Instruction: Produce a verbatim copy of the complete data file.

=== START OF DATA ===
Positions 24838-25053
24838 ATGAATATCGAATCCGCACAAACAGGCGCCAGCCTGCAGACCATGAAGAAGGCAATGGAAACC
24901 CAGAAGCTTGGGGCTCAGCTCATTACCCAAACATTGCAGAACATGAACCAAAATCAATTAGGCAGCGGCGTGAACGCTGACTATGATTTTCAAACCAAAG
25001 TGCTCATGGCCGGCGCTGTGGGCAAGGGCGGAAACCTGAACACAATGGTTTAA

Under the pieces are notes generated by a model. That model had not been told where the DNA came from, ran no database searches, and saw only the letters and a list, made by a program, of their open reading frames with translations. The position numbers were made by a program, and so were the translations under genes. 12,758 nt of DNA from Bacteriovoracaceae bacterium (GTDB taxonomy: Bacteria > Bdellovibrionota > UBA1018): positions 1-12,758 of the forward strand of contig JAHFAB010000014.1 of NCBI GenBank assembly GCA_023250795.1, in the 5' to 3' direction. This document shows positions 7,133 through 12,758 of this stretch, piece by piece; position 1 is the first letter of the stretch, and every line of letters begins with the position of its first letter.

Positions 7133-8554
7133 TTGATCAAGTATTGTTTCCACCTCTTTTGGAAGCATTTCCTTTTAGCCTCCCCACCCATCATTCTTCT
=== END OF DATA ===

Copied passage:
Positions 24838-25053
24838 ATGAATATCGAATCCGCACAAACAGGCGCCAGCCTGCAGACCATGAAGAAGGCAATGGAAACC
24901 CAGAAGCTTGGGGCTCAGCTCATTACCCAAACATTGCAGAACATGAACCAAAATCAATTAGGCAGCGGCGTGAACGCTGACTATGATTTTCAAACCAAAG
25001 TGCTCATGGCCGGCGCTGTGGGCAAGGGCGGAAACCTGAACACAATGGTTTAA

Under the pieces are notes generated by a model. That model had not been told where the DNA came from, ran no database searches, and saw only the letters and a list, made by a program, of their open reading frames with translations. The position numbers were made by a program, and so were the translations under genes. 12,758 nt of DNA from Bacteriovoracaceae bacterium (GTDB taxonomy: Bacteria > Bdellovibrionota > UBA1018): positions 1-12,758 of the forward strand of contig JAHFAB010000014.1 of NCBI GenBank assembly GCA_023250795.1, in the 5' to 3' direction. This document shows positions 7,133 through 12,758 of this stretch, piece by piece; position 1 is the first letter of the stretch, and every line of letters begins with the position of its first letter.

Positions 7133-8554
7133 TTGATCAAGTATTGTTTCCACCTCTTTTGGAAGCATTTCCTTTTAGCCTCCCCACCCATCATTCTTCT